Top 10 React JS Interview Questions and Answers

Skylar Johnson
5 min readSep 7, 2023

React, also known as React.js or ReactJS, is an open source front-end JavaScript library used to build user interfaces using user interface components. If you are a Java programmer, you can expect advanced questions about ReactJS during your front-end engineer interview.

To share your experience with different tools and understand Java framework , FAANG+ companies often challenge your knowledge of Java application tools and microservices, including ReactJS. Knowing the answers to frequently asked ReactJS advanced interview questions is critical to your technical interview success.

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Popular Advanced ReactJS Interview Questions and Answers

Q1. What are some key features of the ReactJS framework?

This again This is a common question in technical interviews about ReactJS.

The most important features of the ReactJS framework include:

  • ReactJs enables data binding, allowing developers to choose which elements users can access and which elements are hidden. Security for the applications they create is also simple with this feature.
  • ReactJS has a one-way data feed.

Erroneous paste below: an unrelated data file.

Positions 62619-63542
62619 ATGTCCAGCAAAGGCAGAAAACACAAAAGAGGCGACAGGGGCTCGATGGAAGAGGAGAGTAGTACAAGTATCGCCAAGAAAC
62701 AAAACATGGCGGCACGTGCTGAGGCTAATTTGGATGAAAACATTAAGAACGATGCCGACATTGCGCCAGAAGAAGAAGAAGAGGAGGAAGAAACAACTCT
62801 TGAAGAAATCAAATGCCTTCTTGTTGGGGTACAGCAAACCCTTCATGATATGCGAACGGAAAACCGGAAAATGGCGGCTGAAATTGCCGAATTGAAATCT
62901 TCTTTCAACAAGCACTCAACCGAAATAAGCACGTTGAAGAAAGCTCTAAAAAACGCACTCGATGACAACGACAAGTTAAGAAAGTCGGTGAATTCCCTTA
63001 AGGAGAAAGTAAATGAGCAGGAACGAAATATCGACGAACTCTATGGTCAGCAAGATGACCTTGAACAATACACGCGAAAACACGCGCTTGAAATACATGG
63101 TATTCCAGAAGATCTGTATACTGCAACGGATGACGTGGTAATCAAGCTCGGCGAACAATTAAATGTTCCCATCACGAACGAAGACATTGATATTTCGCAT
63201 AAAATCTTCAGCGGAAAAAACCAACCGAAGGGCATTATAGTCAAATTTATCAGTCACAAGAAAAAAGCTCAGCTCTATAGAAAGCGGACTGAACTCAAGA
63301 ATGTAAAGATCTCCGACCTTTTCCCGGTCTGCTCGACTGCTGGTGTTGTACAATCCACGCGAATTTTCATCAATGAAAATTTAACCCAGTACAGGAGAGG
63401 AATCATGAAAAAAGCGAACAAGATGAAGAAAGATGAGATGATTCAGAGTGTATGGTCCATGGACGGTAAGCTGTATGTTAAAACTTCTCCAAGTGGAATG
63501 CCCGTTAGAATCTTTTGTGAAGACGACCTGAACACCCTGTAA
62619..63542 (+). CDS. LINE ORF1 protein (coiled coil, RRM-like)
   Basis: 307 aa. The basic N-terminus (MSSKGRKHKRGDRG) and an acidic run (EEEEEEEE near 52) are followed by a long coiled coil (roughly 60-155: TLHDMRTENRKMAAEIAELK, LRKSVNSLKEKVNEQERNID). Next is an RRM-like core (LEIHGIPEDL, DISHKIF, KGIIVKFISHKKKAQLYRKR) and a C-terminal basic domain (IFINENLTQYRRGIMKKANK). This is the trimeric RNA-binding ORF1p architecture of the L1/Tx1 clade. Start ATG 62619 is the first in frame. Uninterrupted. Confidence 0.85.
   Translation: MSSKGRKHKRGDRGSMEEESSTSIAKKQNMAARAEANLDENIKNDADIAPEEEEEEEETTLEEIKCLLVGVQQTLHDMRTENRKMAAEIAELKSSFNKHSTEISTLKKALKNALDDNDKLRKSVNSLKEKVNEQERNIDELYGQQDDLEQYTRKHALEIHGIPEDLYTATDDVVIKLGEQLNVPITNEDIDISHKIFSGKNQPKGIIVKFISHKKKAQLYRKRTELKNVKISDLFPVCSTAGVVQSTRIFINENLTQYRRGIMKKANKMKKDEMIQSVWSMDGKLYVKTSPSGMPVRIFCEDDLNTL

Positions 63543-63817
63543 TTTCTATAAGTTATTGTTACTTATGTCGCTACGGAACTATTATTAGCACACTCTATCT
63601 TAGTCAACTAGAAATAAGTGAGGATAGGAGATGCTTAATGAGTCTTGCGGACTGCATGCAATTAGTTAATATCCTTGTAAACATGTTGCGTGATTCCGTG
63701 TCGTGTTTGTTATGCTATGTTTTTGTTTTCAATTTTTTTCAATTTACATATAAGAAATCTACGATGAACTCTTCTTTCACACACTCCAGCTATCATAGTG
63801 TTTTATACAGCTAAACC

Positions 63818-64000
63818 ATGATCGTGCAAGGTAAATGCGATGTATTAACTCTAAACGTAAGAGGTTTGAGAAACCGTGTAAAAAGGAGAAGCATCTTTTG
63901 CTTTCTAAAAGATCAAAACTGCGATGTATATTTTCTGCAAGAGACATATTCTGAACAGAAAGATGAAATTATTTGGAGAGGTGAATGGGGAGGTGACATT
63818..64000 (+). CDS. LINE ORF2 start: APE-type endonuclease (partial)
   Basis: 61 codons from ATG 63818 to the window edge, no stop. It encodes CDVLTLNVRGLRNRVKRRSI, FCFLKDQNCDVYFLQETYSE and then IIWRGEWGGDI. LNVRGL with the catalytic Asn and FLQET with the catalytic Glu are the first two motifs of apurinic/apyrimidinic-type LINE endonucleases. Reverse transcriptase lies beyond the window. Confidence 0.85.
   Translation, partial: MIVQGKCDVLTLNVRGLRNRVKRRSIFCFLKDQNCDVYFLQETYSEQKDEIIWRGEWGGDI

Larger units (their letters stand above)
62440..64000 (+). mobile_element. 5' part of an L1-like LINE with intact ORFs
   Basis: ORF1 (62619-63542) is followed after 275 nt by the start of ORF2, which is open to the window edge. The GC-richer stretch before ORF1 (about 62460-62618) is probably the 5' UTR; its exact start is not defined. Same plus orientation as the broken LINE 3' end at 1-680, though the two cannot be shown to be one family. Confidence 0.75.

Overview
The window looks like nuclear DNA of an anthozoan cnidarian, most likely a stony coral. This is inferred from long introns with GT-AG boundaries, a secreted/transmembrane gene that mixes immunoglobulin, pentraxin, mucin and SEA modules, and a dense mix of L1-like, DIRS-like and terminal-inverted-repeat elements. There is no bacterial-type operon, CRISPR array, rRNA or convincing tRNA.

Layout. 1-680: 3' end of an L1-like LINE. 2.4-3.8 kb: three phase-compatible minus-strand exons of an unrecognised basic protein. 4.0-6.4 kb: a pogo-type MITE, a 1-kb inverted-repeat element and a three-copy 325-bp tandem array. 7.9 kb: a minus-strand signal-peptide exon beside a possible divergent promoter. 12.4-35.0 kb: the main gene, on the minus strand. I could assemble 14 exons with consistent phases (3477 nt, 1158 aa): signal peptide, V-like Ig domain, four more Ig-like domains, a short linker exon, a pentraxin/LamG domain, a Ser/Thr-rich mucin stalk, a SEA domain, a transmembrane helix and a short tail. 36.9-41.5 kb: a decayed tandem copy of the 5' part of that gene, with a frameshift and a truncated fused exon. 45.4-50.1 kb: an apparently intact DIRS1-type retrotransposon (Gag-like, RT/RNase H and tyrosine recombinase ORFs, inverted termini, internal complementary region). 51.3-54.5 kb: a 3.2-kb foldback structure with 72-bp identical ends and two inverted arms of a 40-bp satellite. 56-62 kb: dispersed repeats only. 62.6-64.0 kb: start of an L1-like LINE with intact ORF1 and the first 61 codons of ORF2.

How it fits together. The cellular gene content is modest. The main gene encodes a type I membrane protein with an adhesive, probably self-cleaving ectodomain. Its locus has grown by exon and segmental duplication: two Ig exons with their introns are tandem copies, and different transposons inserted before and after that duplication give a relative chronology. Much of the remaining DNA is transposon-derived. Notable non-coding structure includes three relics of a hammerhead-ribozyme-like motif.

• ReactJs uses Virtual DOM instead of RealDOM.
  • React primarily uses server-side rendering.

Q2. What Are The Different Lifecycle Methods In The Mounting Lifecycle Stage?

  • Render
  • ComponentWillMount
  • ComponentDidMount

Q3. What is an Event in ReactJS?

Events are actions performed by the user or by the computer. Actions like clicks and keypresses are examples of events in ReactJS. Unlike HTML where events are written in lowercase, events in React are written in CamelCase.

Q4. What are Higher Order Components (HOC) in React?

A higher order component (HOC) is a function that takes a component and returns a new component. It is essentially a model derived from the compositional nature of React. We call them “pure” components because they can accept any dynamically provided child components, but they cannot modify or copy the behavior of their input components.

const EnhancedComponent = higherOrderComponent(WrappedComponent);

HOC can be used for many use cases as below,

  1. Code reuse, logic and bootstrap abstraction
  2. Render High jacking
  3. State abstraction and manipulation
  4. Props manipulation

Q5. In which situation would you use useMemo() in React?

Your candidates know what developers can useMemo() to avoid unnecessary re-rendering? You can also say: useMemo() can be useful in situations where large amounts of processing are involved.

Q6. Why should you use superconstructors with prop arguments?

Applicants can explain what these are which the candidates explain. to go to this.props in the constructor. You can mention it if you have a constructor() function in React component, use super() to call the main constructor .

Q7. What is the meaning of the component-based architecture of React?

In React, components are the building blocks used to create user interfaces for applications. Thanks to the component-based system, all individual units become completely reusable and independent of each other. This means that application rendering is simple and does not depend on other UI components.

Q8. What is the use of an arrow function in React?